About Jones & Bartlett Learning

Jones & Bartlett Learning, a division of Ascend Learning, is a world-leading provider of instructional, assessment, and learning-performance management solutions for the secondary, post-secondary, and professional markets. We develop educational programs and services that improve learning outcomes and enhance student achievement by combining authoritative content written by respected authors with innovative, proven, and engaging technology applications that meet the diverse needs of today’s instructors, students, and professionals.

Across a broad spectrum of fields ranging from health care and emergency services to computer information systems, our educational technology applications and instructional assessment and performance-management solutions are revolutionizing how instructors teach and how students and professionals learn. With the most up-to-date, authoritative content available from academia and industry thought-leaders, Jones & Bartlett Learning is leading the way for educators, students, and professionals to discover new educational and professional skill-development opportunities to enable personalized learning— anytime, anywhere.

For more information on Jones & Bartlett Learning, visit


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Heart Attack Symptoms in Women

There is a cliché in many movies and television shows where a man stands up, gasps, clutches his chest, and falls to the ground after having a heart attack. In reality, a heart attack victim could just as easily be a woman, and the scene could be a much less dramatic one.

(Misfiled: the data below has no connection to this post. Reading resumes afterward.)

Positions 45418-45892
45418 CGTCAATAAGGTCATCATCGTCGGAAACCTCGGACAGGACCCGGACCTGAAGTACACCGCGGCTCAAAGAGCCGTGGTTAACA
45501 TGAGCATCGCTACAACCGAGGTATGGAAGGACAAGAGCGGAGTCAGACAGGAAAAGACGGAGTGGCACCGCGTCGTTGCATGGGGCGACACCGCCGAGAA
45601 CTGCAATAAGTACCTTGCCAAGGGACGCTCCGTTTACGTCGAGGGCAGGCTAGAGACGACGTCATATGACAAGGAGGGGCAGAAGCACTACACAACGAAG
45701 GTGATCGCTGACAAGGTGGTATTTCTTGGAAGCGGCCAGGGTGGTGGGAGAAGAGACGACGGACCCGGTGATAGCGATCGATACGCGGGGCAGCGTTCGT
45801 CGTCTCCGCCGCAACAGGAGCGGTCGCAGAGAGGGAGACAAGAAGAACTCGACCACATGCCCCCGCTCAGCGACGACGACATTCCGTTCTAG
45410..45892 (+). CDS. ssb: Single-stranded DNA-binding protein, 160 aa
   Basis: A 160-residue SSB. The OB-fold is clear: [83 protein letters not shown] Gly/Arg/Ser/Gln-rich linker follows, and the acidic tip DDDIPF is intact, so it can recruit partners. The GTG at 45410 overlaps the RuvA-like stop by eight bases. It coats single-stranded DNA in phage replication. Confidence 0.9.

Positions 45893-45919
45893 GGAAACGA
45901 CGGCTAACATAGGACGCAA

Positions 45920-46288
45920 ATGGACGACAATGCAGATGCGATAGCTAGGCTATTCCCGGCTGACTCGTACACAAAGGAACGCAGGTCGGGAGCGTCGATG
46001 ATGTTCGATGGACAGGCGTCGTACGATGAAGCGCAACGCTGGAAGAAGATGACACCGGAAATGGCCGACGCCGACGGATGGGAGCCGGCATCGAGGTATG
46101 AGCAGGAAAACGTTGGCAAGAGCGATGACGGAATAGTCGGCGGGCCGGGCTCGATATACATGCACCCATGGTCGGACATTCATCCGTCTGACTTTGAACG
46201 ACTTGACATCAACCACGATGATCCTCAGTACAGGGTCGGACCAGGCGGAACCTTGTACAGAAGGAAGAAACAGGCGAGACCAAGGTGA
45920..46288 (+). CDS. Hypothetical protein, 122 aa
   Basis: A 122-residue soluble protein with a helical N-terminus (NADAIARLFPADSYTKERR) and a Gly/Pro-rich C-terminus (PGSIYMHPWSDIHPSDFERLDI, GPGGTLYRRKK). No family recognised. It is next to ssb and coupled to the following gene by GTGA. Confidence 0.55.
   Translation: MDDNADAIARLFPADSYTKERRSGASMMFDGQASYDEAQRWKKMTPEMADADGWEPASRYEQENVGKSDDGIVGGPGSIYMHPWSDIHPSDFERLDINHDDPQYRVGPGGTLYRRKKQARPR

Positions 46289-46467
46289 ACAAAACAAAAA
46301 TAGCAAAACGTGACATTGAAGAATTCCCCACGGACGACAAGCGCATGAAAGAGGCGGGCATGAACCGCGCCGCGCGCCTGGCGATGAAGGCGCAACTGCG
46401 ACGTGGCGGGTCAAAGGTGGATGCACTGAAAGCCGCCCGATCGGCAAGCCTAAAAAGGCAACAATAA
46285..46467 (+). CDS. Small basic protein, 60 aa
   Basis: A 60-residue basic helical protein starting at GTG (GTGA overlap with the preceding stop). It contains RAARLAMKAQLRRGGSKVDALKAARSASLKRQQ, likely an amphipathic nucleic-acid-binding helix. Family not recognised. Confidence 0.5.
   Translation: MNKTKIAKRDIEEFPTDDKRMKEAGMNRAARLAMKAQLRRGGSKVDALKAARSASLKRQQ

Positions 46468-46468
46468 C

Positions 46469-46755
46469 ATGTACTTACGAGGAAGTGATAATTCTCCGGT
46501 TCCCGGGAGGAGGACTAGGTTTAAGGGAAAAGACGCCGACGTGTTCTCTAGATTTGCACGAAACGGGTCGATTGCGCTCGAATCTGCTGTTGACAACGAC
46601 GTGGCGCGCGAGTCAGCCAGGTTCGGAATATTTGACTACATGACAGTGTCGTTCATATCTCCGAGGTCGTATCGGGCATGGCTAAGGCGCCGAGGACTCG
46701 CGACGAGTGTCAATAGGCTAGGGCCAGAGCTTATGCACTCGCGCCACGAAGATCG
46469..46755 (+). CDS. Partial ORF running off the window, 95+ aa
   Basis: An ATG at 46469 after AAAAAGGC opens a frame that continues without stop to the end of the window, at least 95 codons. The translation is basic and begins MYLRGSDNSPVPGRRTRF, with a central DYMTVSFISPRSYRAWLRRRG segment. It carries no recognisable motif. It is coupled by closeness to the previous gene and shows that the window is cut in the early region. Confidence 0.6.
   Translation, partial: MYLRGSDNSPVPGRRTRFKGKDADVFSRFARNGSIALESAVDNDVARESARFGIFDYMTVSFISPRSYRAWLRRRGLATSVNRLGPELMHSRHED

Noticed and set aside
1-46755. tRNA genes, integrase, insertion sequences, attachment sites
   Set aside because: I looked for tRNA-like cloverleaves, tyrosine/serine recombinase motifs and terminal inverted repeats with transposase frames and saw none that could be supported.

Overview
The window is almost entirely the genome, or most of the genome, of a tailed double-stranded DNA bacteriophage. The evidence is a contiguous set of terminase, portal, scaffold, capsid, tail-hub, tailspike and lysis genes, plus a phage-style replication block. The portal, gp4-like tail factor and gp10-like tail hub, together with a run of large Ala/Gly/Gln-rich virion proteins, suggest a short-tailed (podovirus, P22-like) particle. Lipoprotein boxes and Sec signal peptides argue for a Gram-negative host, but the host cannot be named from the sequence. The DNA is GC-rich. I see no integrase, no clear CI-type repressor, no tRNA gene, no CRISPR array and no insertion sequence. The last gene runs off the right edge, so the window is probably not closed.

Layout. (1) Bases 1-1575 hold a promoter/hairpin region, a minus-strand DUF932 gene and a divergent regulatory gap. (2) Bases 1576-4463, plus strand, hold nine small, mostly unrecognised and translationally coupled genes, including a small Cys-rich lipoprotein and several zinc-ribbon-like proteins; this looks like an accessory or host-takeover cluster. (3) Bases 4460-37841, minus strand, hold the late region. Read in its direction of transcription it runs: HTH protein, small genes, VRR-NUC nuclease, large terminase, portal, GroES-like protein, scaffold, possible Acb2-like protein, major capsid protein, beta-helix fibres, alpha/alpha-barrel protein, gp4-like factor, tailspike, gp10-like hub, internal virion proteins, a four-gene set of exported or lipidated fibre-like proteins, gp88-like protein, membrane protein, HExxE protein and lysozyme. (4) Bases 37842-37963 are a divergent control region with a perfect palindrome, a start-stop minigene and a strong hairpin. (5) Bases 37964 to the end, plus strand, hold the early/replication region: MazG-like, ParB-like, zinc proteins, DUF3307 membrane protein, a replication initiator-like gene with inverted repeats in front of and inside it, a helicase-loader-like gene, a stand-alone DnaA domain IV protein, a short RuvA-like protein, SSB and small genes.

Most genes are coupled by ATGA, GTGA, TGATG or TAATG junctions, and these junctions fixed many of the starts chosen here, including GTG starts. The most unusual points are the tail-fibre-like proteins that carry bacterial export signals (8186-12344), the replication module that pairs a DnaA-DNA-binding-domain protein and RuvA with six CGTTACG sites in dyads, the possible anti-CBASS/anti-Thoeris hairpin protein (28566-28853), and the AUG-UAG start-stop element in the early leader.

heartattackHeart attack symptoms can present differently in women than in men.  The most common symptom in women—as well as in men—is chest pain or discomfort. However, women are more likely to experience other symptoms of a heart attack that may not be as recognizable.

These symptoms include:

  • Pain or discomfort in one or both arms
  • Pain or discomfort in the back or neck
  • Pain or discomfort in the jaw
  • Breaking out in a cold sweat
  • Nausea or light-headedness
  • Shortness of breath without chest discomfort
  • Stomach pain or discomfort
  • Pressure or pain in the lower abdomen
  • Unexplained anxiety or fatigue

Despite the fact that heart disease is the number one killer of women, many women who experience the less common symptoms of a heart attack chalk up their discomfort to the flu, acid reflux, or general aging.

There are several steps that can be taken to increase heart health and reduce the risk of a heart attack:

  • Quit smoking
  • Eat a healthy diet
  • Participate in regular exercise
  • Get regular check-ups from your physician

If experiencing any of the symptoms of a heart attack 9-1-1 should be called immediately. EMS professionals can begin treatment much sooner than if the person having a heart attack arrived at the hospital by car. There are also treatments that can halt a heart attack in its tracks if given soon enough after symptoms present. EMS teams are trained to revive someone whose heart has stopped—saving hundreds of lives annually. Finally, by arriving in an ambulance the patient will also receive treatment faster at the hospital than if they were to arrive by car.